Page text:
“To Boldly Go Where Everyone Else Has Gone Before,” read the buttons of many attendees at the 8th annual American Indian Disability Summit on April 6 in Phoenix.
Optimism permeated throughout the hotel ballroom filled with conference goers, many of whom used canes, walkers and wheelchairs. The official theme of the summit was “Gathering Native Voices to Transition Individuals with Disabilities Towards Employment and Recreation.” It’s mission: “to facilitate outreach, training, and technical assistance for American Indians with disabilities who reside in both urban and rural areas.”
“What we try and do is spread the word to people with disabilities that there are programs out there that can assist them in becoming more independent,” said Fernando Cruz (Tohono O’odham), a Reintegration Program Coordinator and conference co-chair. “We want to offer an opportunity to tap into resources to reach a goal, providing encouragement to live a life other than basically existing in a chair.”
The day got underway in traditional fashion with a presentation of colors by an Ak-Chin veterans group, a corn pollen opening prayer by Freddie Johnson of the Phoenix Indian Center, a flute blessing by Aaron White, a native language version of the national anthem by Eva Celaya, and a proclamation by Arizona Governor Jan Brewer making April 6 American Indian Disabilities Awareness Day.
The Governor’s proclamation, read in her absence by Deeda Williams of the Institute for Human Development, stated in part: “Individuals from all backgrounds and cultures are affected by life-impacting disabilities and the need for rehabilitation services…to encourage opportunities to function independently and productively…opportunities to engage in fulfilling lives, meaningful relationships, and rewarding careers—freely striving to realize their full potential without fear of physical limitations.”
Phil Pangrazio, chief executive officer of the Arizona Bridge to Independent Living, an advocate organization for persons with disabilities, speaks from experience after a teenage car accident three decades ago left him a quadriplegic.
“Learning how to live with a disability is an individual process with individual choices,” he told his audience. “We have to think of the possibilities even though some may seem not-doable. If we open our minds and hearts to the concept that just about anything is possible, we’re going to do a lot better living with our disabilities.”
Pangrazio—post broken neck paralysis—has proven his point by going to school to get an education that lead to a job where he could become a productive wage earner even though returning to the job market as a disabled person once seemed a daunting task. By his count, he’s now been employed full-time for over 22 years in the workforce.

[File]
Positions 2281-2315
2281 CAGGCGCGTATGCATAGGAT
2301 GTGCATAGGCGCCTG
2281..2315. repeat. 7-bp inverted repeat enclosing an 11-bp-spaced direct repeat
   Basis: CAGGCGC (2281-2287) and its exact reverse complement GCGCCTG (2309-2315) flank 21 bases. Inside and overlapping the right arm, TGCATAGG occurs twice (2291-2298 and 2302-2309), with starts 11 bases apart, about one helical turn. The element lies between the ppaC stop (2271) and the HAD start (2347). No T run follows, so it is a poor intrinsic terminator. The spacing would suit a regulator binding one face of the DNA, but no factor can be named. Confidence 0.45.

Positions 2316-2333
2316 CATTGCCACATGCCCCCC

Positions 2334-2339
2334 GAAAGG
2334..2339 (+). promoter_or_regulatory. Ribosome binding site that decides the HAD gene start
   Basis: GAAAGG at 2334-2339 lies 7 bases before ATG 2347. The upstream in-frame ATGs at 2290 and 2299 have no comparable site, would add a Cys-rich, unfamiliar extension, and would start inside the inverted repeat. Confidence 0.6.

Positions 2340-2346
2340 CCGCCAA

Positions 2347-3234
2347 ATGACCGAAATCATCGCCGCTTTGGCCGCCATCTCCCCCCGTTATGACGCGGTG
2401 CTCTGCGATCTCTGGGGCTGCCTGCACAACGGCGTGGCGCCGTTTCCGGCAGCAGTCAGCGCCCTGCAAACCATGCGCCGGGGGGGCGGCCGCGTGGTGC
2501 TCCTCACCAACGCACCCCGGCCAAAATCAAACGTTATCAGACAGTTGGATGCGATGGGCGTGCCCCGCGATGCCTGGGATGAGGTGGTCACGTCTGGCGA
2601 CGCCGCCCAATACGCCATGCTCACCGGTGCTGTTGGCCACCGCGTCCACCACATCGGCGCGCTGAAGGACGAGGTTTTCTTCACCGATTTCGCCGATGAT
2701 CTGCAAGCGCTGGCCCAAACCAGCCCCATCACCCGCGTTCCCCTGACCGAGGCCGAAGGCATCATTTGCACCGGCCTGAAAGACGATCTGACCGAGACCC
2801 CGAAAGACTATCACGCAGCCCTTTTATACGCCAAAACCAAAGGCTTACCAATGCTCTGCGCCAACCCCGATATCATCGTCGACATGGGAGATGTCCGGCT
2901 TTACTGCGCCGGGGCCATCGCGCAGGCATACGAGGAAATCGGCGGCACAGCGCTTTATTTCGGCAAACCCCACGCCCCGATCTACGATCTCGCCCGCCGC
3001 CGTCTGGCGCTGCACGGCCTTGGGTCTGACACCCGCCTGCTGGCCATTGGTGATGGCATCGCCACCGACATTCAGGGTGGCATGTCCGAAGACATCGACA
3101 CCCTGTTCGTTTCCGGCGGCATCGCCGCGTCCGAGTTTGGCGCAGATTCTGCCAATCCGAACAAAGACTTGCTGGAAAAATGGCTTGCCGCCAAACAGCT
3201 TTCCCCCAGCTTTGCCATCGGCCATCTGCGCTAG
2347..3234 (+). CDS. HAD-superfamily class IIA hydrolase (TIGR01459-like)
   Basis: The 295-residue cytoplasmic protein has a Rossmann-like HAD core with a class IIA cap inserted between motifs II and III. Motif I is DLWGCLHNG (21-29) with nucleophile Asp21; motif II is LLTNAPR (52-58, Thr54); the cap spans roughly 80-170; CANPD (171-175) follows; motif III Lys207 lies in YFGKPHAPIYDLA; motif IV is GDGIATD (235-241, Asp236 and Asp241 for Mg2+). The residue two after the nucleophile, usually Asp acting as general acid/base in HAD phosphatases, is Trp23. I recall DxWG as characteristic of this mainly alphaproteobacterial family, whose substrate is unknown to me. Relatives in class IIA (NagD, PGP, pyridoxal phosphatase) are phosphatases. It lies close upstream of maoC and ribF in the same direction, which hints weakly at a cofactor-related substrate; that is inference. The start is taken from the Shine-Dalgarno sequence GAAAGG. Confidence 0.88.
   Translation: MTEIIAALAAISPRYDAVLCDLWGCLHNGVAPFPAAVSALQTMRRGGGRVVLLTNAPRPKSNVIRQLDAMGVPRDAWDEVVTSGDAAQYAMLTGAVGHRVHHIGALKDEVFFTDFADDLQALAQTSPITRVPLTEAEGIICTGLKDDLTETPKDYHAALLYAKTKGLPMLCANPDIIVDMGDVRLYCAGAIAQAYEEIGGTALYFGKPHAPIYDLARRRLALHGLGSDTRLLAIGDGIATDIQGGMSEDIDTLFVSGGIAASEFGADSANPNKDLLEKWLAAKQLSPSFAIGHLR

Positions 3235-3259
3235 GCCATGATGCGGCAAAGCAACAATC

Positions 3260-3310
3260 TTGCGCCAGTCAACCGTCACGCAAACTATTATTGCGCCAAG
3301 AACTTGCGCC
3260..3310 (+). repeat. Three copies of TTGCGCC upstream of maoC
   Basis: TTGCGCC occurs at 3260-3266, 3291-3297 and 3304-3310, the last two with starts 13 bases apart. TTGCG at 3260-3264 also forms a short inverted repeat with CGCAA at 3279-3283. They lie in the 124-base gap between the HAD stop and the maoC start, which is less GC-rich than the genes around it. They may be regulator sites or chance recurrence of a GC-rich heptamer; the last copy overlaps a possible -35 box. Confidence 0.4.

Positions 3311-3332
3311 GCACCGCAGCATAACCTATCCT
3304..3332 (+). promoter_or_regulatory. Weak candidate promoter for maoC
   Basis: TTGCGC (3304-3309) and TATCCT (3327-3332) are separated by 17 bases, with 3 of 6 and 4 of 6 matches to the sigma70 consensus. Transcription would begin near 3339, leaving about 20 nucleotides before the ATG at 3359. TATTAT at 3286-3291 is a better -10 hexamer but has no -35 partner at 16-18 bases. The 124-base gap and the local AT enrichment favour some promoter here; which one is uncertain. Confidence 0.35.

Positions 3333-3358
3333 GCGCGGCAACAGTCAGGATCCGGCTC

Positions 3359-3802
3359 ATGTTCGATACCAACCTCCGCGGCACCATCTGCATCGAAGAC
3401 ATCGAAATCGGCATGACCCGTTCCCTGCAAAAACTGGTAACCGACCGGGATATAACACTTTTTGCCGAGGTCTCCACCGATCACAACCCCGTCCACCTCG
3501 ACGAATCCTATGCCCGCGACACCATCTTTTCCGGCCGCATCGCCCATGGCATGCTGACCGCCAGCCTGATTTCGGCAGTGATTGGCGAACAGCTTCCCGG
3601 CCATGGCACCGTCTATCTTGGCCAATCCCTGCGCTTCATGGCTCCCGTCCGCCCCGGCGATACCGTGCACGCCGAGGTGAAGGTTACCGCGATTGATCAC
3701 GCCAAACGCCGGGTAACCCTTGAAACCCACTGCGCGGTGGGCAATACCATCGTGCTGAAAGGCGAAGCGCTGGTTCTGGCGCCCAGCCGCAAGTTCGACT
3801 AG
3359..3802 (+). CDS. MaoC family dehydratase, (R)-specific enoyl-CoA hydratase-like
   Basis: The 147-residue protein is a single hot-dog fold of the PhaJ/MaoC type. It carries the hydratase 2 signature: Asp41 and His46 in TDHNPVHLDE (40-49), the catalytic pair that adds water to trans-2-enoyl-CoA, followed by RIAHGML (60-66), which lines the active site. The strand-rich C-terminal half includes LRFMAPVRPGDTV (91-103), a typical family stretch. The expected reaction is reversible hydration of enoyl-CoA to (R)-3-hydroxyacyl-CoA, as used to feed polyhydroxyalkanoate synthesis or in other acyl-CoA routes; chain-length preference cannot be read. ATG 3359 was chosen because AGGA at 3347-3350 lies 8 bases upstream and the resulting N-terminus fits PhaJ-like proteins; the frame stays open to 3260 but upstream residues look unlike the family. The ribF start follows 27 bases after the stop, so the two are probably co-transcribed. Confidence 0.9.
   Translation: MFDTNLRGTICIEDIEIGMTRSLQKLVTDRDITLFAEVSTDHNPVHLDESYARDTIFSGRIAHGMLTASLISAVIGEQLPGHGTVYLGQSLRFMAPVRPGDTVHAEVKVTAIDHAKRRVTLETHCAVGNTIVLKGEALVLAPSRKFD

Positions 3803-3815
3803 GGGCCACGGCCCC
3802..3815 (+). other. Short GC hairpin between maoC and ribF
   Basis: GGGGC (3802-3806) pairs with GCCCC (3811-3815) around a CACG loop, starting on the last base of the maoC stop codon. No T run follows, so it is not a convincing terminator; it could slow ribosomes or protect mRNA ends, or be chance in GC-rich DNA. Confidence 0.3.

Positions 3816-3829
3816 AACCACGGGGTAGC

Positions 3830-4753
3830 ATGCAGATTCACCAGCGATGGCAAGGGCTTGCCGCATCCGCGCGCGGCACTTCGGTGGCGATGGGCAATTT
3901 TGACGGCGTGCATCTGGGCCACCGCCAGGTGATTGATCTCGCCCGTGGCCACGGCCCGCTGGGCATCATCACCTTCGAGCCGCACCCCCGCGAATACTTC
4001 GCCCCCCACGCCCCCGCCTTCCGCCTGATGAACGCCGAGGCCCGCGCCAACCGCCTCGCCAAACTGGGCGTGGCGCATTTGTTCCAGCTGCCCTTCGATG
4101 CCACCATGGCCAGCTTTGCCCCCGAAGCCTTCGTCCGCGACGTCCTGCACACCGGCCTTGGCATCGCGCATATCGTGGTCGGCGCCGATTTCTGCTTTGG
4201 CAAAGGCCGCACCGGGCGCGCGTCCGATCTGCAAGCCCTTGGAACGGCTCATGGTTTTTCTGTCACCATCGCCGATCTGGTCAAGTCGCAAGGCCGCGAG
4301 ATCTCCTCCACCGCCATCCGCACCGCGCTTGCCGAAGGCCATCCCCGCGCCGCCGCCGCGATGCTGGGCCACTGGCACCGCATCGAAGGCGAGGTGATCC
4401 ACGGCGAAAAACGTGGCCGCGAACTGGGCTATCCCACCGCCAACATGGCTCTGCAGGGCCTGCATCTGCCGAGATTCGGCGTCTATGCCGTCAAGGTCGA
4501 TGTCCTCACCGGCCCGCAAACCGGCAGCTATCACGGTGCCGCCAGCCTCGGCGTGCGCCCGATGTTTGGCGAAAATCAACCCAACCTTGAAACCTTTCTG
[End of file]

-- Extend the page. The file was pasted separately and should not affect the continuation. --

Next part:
And, he says, “Although it’s a bit ‘out there,’ I realized that taking care of myself physically was also important, so I got involved in sports activities like wheelchair quadriplegic rugby. Getting involved in recreational activities can be a launching pad to other positive changes in ones life like the pursuit of an employment goal.”
Other speakers on the day-long agenda addressed preventive and remedial health service availability as well as ways for the disabled community to recognize and manage stress. “Stress equals demand and response and is a part of everyday life, and we achieve our optimal performance under a moderate level of it,” said Dr. David McIntyre, psychologist with the Phoenix Area Indian Health Office.
Identifying the four categories of stress as Emotional, Behavioral, Cognitive, and Physical, Dr. McIntyre noted that people with physical or emotional stressors had to work even harder to get themselves organized to combat their unique day-to-day challenges. “There are no easy answers to how much we can control and how much help we will need.”
Conference Master of Ceremonies Jim Warne (Oglala Lakota) of San Diego State University’s Interwork Institute addressed the thorny issue of “Vocational Rehabilitation for Tribal Members with Disabilities.”
Noting that there were currently 83 tribal vocational rehab programs serving 100 nations with funding in the range of $33 million dollars, he emphasized, “It doesn’t matter what tribe we are, we’ll all in this together working toward the ultimate outcome of vocational rehabilitation—employment.”
“…[W]hen the whole able-bodied population is hurting for work, that really impacts heavily on people with disabilities and specifically those from Indian Country. It shouldn’t be a deterrent or a negative, but the unfortunate reality is, if you have a disability or are from Indian Country, you generally are not included in the overall American system.
“Focusing as we are here on people with disabilities, Indian or non-Indian, we’re trying to remove societal barriers and reduce ignorance of both disability and culture issues, overcoming these negatives to help folks who really want to succeed to have the necessary tools for success.”